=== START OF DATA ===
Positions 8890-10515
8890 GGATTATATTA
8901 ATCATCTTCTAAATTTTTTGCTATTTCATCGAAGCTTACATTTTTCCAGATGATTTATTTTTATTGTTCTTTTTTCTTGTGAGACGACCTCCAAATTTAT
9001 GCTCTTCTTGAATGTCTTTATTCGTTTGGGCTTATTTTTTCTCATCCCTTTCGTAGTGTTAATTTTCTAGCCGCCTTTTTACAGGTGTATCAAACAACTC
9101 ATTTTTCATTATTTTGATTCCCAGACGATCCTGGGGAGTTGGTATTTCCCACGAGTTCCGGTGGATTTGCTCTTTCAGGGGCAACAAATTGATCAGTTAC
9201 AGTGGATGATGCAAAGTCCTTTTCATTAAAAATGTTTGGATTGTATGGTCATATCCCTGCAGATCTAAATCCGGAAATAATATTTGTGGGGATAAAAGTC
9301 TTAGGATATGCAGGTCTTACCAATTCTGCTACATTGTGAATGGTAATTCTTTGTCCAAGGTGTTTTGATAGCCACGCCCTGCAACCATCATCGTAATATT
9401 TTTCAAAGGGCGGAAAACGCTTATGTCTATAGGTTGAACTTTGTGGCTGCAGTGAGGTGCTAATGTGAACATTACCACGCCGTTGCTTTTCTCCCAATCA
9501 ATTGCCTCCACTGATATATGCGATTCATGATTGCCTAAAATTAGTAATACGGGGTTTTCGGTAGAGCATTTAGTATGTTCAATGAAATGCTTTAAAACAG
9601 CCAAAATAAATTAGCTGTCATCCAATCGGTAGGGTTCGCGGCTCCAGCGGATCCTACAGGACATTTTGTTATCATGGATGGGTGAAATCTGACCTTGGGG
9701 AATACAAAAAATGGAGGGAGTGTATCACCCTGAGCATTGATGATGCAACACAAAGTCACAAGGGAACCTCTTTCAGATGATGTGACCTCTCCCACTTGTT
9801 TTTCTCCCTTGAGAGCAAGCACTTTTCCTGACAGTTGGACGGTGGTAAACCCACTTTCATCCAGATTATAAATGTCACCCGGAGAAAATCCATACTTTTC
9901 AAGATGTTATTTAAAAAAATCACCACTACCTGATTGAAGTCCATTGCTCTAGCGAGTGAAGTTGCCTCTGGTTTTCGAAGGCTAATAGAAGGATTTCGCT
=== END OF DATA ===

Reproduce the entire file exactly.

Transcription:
Positions 8890-10515
8890 GGATTATATTA
8901 ATCATCTTCTAAATTTTTTGCTATTTCATCGAAGCTTACATTTTTCCAGATGATTTATTTTTATTGTTCTTTTTTCTTGTGAGACGACCTCCAAATTTAT
9001 GCTCTTCTTGAATGTCTTTATTCGTTTGGGCTTATTTTTTCTCATCCCTTTCGTAGTGTTAATTTTCTAGCCGCCTTTTTACAGGTGTATCAAACAACTC
9101 ATTTTTCATTATTTTGATTCCCAGACGATCCTGGGGAGTTGGTATTTCCCACGAGTTCCGGTGGATTTGCTCTTTCAGGGGCAACAAATTGATCAGTTAC
9201 AGTGGATGATGCAAAGTCCTTTTCATTAAAAATGTTTGGATTGTATGGTCATATCCCTGCAGATCTAAATCCGGAAATAATATTTGTGGGGATAAAAGTC
9301 TTAGGATATGCAGGTCTTACCAATTCTGCTACATTGTGAATGGTAATTCTTTGTCCAAGGTGTTTTGATAGCCACGCCCTGCAACCATCATCGTAATATT
9401 TTTCAAAGGGCGGAAAACGCTTATGTCTATAGGTTGAACTTTGTGGCTGCAGTGAGGTGCTAATGTGAACATTACCACGCCGTTGCTTTTCTCCCAATCA
9501 ATTGCCTCCACTGATATATGCGATTCATGATTGCCTAAAATTAGTAATACGGGGTTTTCGGTAGAGCATTTAGTATGTTCAATGAAATGCTTTAAAACAG
9601 CCAAAATAAATTAGCTGTCATCCAATCGGTAGGGTTCGCGGCTCCAGCGGATCCTACAGGACATTTTGTTATCATGGATGGGTGAAATCTGACCTTGGGG
9701 AATACAAAAAATGGAGGGAGTGTATCACCCTGAGCATTGATGATGCAACACAAAGTCACAAGGGAACCTCTTTCAGATGATGTGACCTCTCCCACTTGTT
9801 TTTCTCCCTTGAGAGCAAGCACTTTTCCTGACAGTTGGACGGTGGTAAACCCACTTTCATCCAGATTATAAATGTCACCCGGAGAAAATCCATACTTTTC
9901 AAGATGTTATTTAAAAAAATCACCACTACCTGATTGAAGTCCATTGCTCTAGCGAGTGAAGTTGCCTCTGGTTTTCGAAGGCTAATAGAAGGATTTCGCT